No UIM Coverage for a “Driver” Listed in Policy Because She Was Not a Resident of the Named Insured’s Household
In Carter v. Peerless Idem. Ins. Co., No. 684 EDA 2014 (Pa. Super. Feb. 13, 2015) (Unpublished), the Superior Court of Pennsylvania affirmed a trial court’s finding that a woman identified as a “driver” under her mother’s automobile insurance policy was not entitled to underinsured motorist (UIM) coverage under the policy because she failed to establish that she was a resident of her mother’s household and, thus, she was not an “insured” as expressly defined by the policy.
Tanesha Carter (“Carter”) was injured in an accident where she was a passenger in a third-party’s vehicle. Carter sought UIM coverage for injuries she sustained in the accident under an automobile policy issued by Peerless Indemnity Insurance Company (“Peerless”) to Carter’s mother and her mother’s husband. Carter was listed as a “driver” in the Peerless Policy. However, the UIM endorsement in the policy provided that Peerless would only pay UIM benefits to an “insured” for injuries “[s]ustained by an ‘insured.’” “Insured” was defined in part as any “family member” of the named insured (the mother and her husband). “Family member” was defined as “a person related to you … who is a resident of your household.”
Peerless moved for summary judgment on grounds that Carter could not establish that she was a resident of her mother’s household at the time of the accident and, therefore, was not entitled to UIM coverage under the policy. In response, Carter argued that she was entitled to UIM benefits because “there was a reasonable belief that coverage would be extended to her as a listed ‘driver’ on [the] policy.” The trial court rejected Carter’s argument and granted summary judgment in favor of Peerless because Carter could not prove that she qualified as an ‘insured.’ On appeal, Carter argued for the first time that she lived with her mother at the time of the accident and, thus, qualified as an “insured.” The Superior Court, however, held that Carter waived that argument because she failed to raise it in the trial court. The Superior Court also agreed with the trial court’s holding that simply because Carter was listed as a “driver” under the policy did not qualify her as an “insured” under the express terms of the policy. In doing so, the court stated “an insured may not complain that his or her reasonable expectations were frustrated by policy provisions and limitations which are clear and unambiguous.” Accordingly, the Superior Court affirmed.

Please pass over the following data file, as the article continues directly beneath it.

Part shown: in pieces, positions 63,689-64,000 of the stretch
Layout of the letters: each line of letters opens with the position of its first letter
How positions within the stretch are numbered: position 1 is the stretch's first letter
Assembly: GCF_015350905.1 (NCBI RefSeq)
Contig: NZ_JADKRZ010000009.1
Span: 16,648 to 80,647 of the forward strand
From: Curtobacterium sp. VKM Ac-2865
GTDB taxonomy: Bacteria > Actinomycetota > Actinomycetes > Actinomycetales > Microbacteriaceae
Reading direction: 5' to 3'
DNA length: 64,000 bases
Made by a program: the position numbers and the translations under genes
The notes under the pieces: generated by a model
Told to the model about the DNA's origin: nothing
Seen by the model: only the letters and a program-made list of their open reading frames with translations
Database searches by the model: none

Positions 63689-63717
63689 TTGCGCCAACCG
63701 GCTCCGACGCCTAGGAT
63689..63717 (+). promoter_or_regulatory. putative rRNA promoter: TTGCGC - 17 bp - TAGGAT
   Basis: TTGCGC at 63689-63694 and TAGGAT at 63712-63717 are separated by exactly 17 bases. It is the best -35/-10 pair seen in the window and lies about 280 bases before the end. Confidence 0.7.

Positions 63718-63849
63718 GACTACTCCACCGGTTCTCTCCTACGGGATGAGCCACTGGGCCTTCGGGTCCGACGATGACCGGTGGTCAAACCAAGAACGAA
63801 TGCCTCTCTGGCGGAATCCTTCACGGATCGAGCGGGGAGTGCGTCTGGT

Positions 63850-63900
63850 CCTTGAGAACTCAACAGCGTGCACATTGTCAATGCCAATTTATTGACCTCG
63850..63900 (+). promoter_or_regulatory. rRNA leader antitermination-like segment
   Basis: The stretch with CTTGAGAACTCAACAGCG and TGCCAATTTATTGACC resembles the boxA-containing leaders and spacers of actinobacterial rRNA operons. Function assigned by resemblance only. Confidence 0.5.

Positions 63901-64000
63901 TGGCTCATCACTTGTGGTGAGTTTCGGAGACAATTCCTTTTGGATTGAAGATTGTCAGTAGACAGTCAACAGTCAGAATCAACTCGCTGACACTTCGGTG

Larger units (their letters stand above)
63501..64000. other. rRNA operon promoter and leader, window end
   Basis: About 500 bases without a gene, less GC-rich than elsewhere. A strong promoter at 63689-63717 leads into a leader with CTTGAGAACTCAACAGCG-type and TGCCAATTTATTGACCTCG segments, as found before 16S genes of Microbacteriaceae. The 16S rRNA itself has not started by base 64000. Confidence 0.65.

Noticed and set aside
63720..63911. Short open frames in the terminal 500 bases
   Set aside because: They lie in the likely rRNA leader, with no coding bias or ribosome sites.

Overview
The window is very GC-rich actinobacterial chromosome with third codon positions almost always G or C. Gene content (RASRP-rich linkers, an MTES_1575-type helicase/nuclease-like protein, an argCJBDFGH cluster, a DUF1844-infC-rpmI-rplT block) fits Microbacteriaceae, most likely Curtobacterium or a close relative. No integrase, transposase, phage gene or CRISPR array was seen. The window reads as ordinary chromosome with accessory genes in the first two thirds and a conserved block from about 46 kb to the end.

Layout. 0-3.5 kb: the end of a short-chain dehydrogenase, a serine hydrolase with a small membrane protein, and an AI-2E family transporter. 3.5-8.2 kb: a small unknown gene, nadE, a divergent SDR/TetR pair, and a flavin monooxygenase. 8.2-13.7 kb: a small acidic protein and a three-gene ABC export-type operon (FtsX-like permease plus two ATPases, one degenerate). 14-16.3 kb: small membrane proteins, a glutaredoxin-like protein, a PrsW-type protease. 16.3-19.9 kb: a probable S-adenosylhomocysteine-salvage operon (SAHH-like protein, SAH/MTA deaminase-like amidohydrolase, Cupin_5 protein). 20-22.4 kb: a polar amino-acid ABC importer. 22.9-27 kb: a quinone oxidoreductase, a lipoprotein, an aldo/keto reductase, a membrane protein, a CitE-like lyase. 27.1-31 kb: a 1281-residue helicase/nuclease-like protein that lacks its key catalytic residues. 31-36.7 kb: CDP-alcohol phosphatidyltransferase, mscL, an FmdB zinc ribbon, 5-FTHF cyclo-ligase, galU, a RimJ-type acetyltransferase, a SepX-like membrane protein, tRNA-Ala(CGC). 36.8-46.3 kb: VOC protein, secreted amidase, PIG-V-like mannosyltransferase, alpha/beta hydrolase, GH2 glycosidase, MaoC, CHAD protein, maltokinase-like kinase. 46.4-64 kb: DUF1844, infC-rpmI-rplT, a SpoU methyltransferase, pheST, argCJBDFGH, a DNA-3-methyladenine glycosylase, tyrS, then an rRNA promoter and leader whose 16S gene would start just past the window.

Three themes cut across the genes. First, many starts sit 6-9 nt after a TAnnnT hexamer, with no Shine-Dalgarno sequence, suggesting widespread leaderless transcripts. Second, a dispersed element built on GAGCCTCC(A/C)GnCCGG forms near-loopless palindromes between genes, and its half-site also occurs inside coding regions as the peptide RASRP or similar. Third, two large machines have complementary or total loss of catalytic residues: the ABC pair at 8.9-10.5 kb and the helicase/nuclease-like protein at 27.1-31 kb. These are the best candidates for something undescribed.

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Alan S. Miller
Alan has more than thirty-eight years of experience in complex litigation and counseling, concentrating in the areas of environmental law, insurance coverage and bad faith, and commercial litigation. He chairs the firm’s Environmental and Energy Law practice and the Insurance Coverage and Bad Faith Litigation Practice.